In April 1985, Skiles pleaded guilty in Plymouth to a misdemeanor charge of marijuana possession. The felony cocaine charge was dropped. He received one year's probation, one of the conditions of which was that he not drink or set foot in a bar. He also paid a fine of approximately $100 and worked 120 hours in a home for the aged. In Michigan he pleaded guilty to a reduced charge of impaired driving. There he paid about $300 in fines and spent nearly three days in jail.

Then, in the early hours of Nov. 7, 1985, 2½ weeks before the start of this basketball season, Skiles was arrested again, this time in East Lansing, and charged with driving while intoxicated. There was a public outcry. Detroit News columnist Corky Meinecke wrote, "[Skiles] has worn out his welcome. He is an embarrassment to his university, his coach, his teammates and himself."

Heathcote immediately suspended Skiles from the team, then reinstated him four days later. His justification for keeping Skiles on the team: "Five-or 10-game suspensions punish everyone connected with the player. We were either going to reinstate him or suspend him for the year. I did not keep him to win more games. I did it based on the facts. How do I know it was right? I don't. But my decision was, it did not warrant a suspension.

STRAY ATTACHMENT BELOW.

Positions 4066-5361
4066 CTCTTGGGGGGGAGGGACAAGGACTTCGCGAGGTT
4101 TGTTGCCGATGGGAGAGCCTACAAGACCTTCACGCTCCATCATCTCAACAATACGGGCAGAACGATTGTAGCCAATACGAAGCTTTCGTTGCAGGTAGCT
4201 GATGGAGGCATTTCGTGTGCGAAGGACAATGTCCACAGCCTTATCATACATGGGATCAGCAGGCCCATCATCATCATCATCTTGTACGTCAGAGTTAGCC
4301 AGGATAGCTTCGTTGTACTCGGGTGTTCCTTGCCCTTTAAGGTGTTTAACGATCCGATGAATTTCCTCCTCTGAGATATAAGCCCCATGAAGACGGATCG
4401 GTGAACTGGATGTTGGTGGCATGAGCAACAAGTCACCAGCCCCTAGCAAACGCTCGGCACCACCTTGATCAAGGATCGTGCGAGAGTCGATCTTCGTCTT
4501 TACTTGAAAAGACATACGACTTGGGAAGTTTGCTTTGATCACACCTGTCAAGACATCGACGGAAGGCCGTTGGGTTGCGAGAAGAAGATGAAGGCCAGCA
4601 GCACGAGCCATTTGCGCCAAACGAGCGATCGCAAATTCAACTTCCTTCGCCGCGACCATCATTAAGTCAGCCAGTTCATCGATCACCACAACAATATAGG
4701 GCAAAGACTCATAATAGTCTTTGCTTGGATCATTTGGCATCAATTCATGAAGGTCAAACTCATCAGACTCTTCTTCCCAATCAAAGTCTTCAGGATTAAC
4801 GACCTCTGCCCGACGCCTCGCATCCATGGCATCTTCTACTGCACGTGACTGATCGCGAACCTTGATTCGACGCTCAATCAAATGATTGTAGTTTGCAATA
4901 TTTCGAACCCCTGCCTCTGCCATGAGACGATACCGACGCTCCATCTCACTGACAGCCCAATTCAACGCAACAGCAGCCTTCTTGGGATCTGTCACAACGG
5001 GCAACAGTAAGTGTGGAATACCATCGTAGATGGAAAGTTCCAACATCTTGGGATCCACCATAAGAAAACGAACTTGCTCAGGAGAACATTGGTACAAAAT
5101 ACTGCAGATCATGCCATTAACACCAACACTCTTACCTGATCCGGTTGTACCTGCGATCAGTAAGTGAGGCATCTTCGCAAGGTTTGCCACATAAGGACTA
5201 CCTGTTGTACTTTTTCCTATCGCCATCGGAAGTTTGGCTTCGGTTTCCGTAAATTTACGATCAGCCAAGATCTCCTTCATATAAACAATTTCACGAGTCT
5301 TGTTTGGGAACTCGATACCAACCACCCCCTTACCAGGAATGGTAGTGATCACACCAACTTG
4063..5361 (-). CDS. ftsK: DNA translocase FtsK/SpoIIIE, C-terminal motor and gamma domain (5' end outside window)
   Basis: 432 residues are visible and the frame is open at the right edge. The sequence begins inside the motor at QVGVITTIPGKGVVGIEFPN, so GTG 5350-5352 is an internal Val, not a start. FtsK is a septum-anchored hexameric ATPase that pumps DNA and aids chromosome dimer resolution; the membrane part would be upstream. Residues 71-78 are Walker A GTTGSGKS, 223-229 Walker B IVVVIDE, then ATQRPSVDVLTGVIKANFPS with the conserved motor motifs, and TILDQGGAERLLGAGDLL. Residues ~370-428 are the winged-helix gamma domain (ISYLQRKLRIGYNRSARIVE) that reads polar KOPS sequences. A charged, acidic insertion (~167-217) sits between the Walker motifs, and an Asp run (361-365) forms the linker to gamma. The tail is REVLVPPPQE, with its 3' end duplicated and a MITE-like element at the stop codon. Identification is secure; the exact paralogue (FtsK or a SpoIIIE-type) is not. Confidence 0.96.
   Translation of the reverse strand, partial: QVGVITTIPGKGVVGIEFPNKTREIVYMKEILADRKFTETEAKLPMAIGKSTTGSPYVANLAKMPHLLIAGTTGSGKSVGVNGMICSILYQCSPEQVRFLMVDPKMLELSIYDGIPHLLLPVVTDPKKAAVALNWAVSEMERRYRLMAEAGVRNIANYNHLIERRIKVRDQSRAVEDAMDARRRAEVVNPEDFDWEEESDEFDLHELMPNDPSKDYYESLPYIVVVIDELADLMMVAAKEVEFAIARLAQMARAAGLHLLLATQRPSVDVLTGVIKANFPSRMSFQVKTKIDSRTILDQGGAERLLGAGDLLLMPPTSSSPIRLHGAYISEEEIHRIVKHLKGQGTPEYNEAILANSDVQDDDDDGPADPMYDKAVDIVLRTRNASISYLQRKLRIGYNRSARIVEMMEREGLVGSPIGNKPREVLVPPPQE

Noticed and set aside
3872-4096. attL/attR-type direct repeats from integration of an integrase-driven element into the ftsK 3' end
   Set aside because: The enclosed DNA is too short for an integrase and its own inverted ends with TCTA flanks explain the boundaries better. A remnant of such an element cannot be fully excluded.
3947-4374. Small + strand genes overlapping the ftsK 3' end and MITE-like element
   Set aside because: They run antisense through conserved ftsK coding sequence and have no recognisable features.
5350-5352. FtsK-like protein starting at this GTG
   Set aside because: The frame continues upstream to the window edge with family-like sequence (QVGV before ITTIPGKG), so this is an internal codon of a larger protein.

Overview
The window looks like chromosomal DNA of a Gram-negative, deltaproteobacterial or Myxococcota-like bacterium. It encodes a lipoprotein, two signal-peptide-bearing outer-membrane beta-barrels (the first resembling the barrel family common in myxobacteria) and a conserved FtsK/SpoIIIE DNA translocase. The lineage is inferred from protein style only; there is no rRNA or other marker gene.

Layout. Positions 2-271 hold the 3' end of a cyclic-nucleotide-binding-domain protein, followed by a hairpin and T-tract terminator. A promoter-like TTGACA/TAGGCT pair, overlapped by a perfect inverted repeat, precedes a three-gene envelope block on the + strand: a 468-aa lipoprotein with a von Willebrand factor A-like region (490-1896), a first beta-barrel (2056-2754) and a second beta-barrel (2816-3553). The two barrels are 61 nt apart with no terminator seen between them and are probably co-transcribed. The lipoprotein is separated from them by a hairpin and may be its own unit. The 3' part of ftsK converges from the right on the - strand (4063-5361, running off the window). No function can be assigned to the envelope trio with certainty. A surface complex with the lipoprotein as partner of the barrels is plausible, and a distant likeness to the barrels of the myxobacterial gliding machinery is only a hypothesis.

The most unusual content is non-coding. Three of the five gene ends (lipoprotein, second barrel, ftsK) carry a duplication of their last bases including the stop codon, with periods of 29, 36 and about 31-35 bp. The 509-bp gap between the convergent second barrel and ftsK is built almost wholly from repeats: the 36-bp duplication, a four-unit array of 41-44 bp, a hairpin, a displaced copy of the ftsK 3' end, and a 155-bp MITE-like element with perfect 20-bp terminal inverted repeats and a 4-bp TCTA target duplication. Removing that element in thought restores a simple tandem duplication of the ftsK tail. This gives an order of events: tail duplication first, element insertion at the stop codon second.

"People assumed that we have an alcoholic or a drug addict in our midst.... Scott's a mature young man. He feels guilty for the negative publicity toward the school and the program. He feels a little bit defiant, but he's humble and penitent, too."

"If I had been coach," Skiles says, "I would have kicked the guy off the team. No questions asked." Skiles speaks softly, but his words are clipped, as if his brain is watching his tongue to make sure it runs the play correctly. Sometimes during a game he will put the ball on his hip and point his wayward teammates to the areas of the court where they are supposed to be. Only when they get it right will he resume play. "I put a lot of pressure on myself," Skiles says. "I tend to wonder about how good I am." He is talking about his basketball. His brown eyes shine fiercely. "If you don't think you're any good, you're not any good. I've always had deficiencies. Let's face it. Those guys dwarf me. I look at it like a game. How do I trick the guy guarding me?"